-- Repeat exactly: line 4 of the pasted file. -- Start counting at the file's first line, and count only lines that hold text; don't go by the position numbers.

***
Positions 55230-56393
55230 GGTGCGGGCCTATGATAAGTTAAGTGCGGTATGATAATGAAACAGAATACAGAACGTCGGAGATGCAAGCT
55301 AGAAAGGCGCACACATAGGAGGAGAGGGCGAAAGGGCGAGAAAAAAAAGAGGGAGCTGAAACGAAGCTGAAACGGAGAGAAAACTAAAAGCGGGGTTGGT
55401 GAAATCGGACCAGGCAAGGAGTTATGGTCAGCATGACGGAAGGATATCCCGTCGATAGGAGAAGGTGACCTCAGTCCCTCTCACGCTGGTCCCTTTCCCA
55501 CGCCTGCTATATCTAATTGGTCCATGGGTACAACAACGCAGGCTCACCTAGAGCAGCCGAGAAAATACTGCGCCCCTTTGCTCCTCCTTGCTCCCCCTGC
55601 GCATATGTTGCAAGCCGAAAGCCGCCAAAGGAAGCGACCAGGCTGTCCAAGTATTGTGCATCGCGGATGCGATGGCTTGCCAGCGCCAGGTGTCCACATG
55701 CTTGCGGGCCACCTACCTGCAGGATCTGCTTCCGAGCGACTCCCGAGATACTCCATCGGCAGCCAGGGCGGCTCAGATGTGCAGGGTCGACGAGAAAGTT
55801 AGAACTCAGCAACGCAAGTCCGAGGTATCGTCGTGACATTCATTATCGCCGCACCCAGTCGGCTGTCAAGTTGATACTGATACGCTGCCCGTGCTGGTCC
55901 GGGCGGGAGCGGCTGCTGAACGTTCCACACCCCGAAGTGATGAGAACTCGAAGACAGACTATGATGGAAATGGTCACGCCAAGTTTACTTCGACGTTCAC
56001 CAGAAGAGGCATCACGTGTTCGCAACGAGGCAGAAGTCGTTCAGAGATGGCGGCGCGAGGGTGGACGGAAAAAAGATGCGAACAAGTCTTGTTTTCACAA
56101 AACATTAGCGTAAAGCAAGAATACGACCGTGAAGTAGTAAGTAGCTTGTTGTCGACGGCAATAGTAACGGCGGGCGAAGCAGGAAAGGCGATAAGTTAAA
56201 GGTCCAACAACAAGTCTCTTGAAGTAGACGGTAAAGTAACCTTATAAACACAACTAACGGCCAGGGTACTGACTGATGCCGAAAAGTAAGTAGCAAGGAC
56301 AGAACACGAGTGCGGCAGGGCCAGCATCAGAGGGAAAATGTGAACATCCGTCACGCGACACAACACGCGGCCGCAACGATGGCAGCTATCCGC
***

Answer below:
55401 GAAATCGGACCAGGCAAGGAGTTATGGTCAGCATGACGGAAGGATATCCCGTCGATAGGAGAAGGTGACCTCAGTCCCTCTCACGCTGGTCCCTTTCCCA